Once in the family, back in the family: Bowling in Paris

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PARIS — When Russ Nealey Jr. began looking for a career change, he had no idea that he would follow in his father’s footsteps and buy the bowling alley Russ Nealey Sr. once owned.

STRIKE! — Russ Nealey Jr., new owner of Stars & Strikes Bowling Center, purchased the Paris business last month, which was once owned by his father, Russ Nealey Sr.

Russ Jr. closed on the bowling alley – formerly Hobbs Lucky Lanes – at 108 Park St. in Paris on Nov. 18, which happened to be his father’s 74th birthday. Russ Jr. purchased the property from family friend, Eben Hobbs, and has since renamed the business Stars & Strikes Bowling Center.

During the majority of the time his father owned the Paris business, Russ Jr. was in the Navy, traveling around the world. After 14 years of service, he had to medically retire in 2005 as he was diagnosed with stage 3 melanoma in 2003.

“I graduated high school down in Westbrook then I went in the military and I didn’t know which path I was going to go. After a time from the military I worked at an investment firm in Portland,” Russ Jr. said, adding he then started his own investment firm and when that didn’t work out, he ran a self storage facility in Saco. “I was ready for a career change, working for myself. I put it out there.”

Russ Sr. owned the bowling alley from 1996 to 2003, when it was known as Oxford Hills Bowling Center. But that wasn’t when the Nealey family first got into the bowling business. Russ Sr. owned Pride’s Corner Bowling and Recreational Center in Westbrook. That is where Russ Jr. learned how to bowl. And ironically, Russ Sr. was look for a career change himself when he purchased his first bowling alley.

“I was a school teacher to begin with. I taught 17 years then I decided well I needed to do something different,” Russ Sr. said. “That was my hobby, bowling. One became available on Pride’s Corner. I knew the people, they helped me get it and that’s how I started.”

Russ Jr. considers himself lucky to have so much knowledge he can tap into. He calls Russ Sr.  his first bowling dad and Hobbs as his second bowling dad.

“The luxury I’ve had, too, is I’ve got Dad’s experience and Eben has been really helpful,” Russ Jr. said. “The transition has really been smooth without a lot of unknowns.”

Russ Sr. said he has helped his son a little bit in his new business adventure and he is happy for him.

“He’s been doing most of it on his own obviously, which is good,” Russ Sr. said. “I think it’s a great challenge for him. I think he will do really, really well. He’s a very hard worker, he’s industrious, he plays attention to detail.”

The hours are a bit of a challenge, but Russ Jr. is OK with that. He’s been averaging around average 90 hours a week, he said.

“The bowling center may not be open but I am just doing things to learn and get familiar with the machinery and stuff,” Russ Jr. said.

Russ Sr. said that is a work schedule he is extremely familiar with.

“I did the same thing. I think the shortest week I had at Pride’s Corner was 106 hours for the first two years. Then after that I got a vacation because I got down to 60 hours,” he said, laughing.

Russ Jr. gave a nod to others who have helped him during the transition, including his wife of 25 years, Jodi. She works in Portland on Monday and Tuesday but spends the rest of her time at the bowling alley with him.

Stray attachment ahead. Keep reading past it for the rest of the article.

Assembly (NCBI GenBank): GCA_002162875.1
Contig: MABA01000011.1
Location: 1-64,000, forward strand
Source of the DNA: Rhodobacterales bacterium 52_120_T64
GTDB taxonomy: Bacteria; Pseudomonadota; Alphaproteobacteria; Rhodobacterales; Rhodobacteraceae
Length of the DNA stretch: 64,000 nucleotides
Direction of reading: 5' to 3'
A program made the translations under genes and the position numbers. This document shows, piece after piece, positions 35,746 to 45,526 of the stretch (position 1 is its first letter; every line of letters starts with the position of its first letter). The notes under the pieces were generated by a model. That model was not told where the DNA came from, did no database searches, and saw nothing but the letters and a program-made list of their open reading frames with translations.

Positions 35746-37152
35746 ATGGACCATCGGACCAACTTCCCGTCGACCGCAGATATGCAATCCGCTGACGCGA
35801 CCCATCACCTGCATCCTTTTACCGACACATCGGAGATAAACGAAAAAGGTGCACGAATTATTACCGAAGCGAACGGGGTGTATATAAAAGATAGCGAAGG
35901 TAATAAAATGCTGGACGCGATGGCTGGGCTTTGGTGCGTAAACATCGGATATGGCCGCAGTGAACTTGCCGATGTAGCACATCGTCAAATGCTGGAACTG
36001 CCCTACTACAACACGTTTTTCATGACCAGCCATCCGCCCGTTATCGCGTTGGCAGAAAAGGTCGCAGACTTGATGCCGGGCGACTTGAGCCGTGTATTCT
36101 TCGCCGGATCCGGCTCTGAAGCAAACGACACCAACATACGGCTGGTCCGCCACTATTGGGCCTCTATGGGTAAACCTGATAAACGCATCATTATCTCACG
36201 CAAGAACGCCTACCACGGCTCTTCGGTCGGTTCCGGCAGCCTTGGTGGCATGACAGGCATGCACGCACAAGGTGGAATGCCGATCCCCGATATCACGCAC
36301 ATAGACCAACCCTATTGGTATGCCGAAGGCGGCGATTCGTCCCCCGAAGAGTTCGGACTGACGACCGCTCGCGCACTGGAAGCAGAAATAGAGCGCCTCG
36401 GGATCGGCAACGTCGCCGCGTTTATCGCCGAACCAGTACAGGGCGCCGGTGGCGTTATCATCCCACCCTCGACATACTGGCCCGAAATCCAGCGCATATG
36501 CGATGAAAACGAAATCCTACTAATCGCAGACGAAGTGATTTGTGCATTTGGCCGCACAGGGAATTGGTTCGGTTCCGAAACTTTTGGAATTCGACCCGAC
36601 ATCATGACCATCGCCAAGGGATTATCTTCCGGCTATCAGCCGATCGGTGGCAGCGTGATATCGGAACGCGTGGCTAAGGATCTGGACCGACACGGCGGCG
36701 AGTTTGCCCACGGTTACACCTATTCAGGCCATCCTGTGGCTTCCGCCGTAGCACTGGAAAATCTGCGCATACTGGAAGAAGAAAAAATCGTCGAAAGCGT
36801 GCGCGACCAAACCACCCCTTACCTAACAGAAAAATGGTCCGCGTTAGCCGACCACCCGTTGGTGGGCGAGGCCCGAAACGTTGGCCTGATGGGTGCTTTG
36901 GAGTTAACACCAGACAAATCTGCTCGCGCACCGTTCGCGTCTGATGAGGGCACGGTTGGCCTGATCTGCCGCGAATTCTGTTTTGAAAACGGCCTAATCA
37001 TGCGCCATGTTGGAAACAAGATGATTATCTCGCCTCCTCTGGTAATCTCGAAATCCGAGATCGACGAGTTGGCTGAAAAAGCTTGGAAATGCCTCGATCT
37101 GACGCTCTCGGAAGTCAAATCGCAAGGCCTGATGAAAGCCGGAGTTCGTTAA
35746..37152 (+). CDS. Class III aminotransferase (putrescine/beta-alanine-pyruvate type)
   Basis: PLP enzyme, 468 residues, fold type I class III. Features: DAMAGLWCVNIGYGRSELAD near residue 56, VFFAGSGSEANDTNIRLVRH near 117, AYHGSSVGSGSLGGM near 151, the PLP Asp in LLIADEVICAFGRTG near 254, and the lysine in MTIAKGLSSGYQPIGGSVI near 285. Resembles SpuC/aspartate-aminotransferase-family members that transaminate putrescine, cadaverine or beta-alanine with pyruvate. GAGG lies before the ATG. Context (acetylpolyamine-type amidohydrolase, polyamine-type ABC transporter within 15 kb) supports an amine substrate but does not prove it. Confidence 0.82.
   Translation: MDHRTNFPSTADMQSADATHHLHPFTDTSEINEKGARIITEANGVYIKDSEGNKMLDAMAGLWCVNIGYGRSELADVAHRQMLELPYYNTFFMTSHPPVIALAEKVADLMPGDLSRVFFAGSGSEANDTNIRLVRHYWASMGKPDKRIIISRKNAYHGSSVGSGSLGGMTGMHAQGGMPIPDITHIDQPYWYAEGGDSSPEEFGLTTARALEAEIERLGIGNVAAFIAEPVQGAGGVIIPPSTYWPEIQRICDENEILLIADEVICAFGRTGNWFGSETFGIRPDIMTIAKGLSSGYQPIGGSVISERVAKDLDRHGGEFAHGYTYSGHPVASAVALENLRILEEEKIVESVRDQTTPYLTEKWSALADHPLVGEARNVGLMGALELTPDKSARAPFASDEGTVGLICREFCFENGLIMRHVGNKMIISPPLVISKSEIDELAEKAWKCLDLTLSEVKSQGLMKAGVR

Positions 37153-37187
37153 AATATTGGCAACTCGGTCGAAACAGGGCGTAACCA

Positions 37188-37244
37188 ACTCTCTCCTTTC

“She should get most of the credit,” he said. “She’s the glue that makes everything work.”

The couple commutes from Old Orchard Beach, though they do rent a place from Hobbs so they don’t have to drive back every night. The plan is to move to the Oxford Hills sooner rather than later, Russ Jr. said.

Also helping during the transition are Andrew “Aitch” Shaskan – who does the mechanical work on the machines and who Russ Jr. called vital – and Melody Plummer. Plummer has run the bowling alley for 10 years and Russ Jr. said Hobbs told him he should keep her on. In fact, he kept all of the employees on when he bought the business.

WELL-OILED MACHINE – Melody Plummer has made the South Paris bowling center run smoothly for the past 10 years, first as Hobbs Lucky Lanes and now as Stars & Strikes. Behind her is the thank you card the business received from Special Olympic athletes, as the bowling center continues to give back to the community.

“Talk about somebody making everything go,” Russ Jr. said about Plummer. “She is the one who does all the tournaments. She has done a fantastic job with the junior program.”

He noted a recent international tournament in Portsmouth, New Hampshire, where a boy and girl from Stars & Strikes – helping represent Maine – won all their events.

“It’s all because of her teaching,” Russ Jr. said about Plummer.

And thus far, the reception to the change in ownership has been positive.

“A lot of people remember my dad so that kind of helps and I think they’re seeing me spending a lot of time here, which is all positive, and sometimes change isn’t easy,” Russ Jr. said.

Stars & Strikes is home to an extensive arcade that Hobbs expanded while he owned the business. Russ Jr. is continuing the Saturday night Rock and Bowl and birthday parties. Having the arcade and offering food and a full service bar is “another way I compete with other businesses for discretionary spending,” he said, laughing.

Russ Jr. noted his bowling center is one of the only remaining in Maine that uses manual scoring, which can be positive and negative.

“We have not leaped to the new technology mostly because of the cash flow – it’s expensive,” he said. “We foresee in the future potentially going to the auto scoring, maybe redoing the lanes. There are a lot of things that can be done.”

For more information, visit Facebook and search for “Stars & Strikes Bowling Center formerly Hobbs Lucky Lanes” or call 743-9863.

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